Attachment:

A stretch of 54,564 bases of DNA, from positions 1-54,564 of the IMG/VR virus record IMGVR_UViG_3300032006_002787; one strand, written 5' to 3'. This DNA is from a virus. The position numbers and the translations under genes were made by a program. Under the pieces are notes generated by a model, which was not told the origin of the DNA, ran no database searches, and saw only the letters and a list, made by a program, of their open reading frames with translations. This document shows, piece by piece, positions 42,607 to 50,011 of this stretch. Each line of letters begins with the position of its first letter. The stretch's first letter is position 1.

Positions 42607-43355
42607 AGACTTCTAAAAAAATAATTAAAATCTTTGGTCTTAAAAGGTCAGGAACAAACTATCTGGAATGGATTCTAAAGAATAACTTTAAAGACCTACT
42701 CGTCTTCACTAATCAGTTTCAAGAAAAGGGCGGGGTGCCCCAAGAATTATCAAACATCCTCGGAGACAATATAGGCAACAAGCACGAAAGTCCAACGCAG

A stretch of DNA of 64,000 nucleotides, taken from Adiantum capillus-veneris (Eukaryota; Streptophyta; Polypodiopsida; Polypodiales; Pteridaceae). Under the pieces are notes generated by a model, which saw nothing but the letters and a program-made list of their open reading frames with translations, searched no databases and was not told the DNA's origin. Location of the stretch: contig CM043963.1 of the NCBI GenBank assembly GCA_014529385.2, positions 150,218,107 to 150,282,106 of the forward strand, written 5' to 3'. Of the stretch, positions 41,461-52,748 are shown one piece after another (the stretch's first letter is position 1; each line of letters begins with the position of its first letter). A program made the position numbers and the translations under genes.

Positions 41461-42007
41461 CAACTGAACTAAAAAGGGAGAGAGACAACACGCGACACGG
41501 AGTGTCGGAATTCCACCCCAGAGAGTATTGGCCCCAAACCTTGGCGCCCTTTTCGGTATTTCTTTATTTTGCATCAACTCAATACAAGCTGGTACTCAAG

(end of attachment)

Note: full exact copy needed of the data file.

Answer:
A stretch of 54,564 bases of DNA, from positions 1-54,564 of the IMG/VR virus record IMGVR_UViG_3300032006_002787; one strand, written 5' to 3'. This DNA is from a virus. The position numbers and the translations under genes were made by a program. Under the pieces are notes generated by a model, which was not told the origin of the DNA, ran no database searches, and saw only the letters and a list, made by a program, of their open reading frames with translations. This document shows, piece by piece, positions 42,607 to 50,011 of this stretch. Each line of letters begins with the position of its first letter. The stretch's first letter is position 1.

Positions 42607-43355
42607 AGACTTCTAAAAAAATAATTAAAATCTTTGGTCTTAAAAGGTCAGGAACAAACTATCTGGAATGGATTCTAAAGAATAACTTTAAAGACCTACT
42701 CGTCTTCACTAATCAGTTTCAAGAAAAGGGCGGGGTGCCCCAAGAATTATCAAACATCCTCGGAGACAATATAGGCAACAAGCACGAAAGTCCAACGCAG

A stretch of DNA of 64,000 nucleotides, taken from Adiantum capillus-veneris (Eukaryota; Streptophyta; Polypodiopsida; Polypodiales; Pteridaceae). Under the pieces are notes generated by a model, which saw nothing but the letters and a program-made list of their open reading frames with translations, searched no databases and was not told the DNA's origin. Location of the stretch: contig CM043963.1 of the NCBI GenBank assembly GCA_014529385.2, positions 150,218,107 to 150,282,106 of the forward strand, written 5' to 3'. Of the stretch, positions 41,461-52,748 are shown one piece after another (the stretch's first letter is position 1; each line of letters begins with the position of its first letter). A program made the position numbers and the translations under genes.

Positions 41461-42007
41461 CAACTGAACTAAAAAGGGAGAGAGACAACACGCGACACGG
41501 AGTGTCGGAATTCCACCCCAGAGAGTATTGGCCCCAAACCTTGGCGCCCTTTTCGGTATTTCTTTATTTTGCATCAACTCAATACAAGCTGGTACTCAAG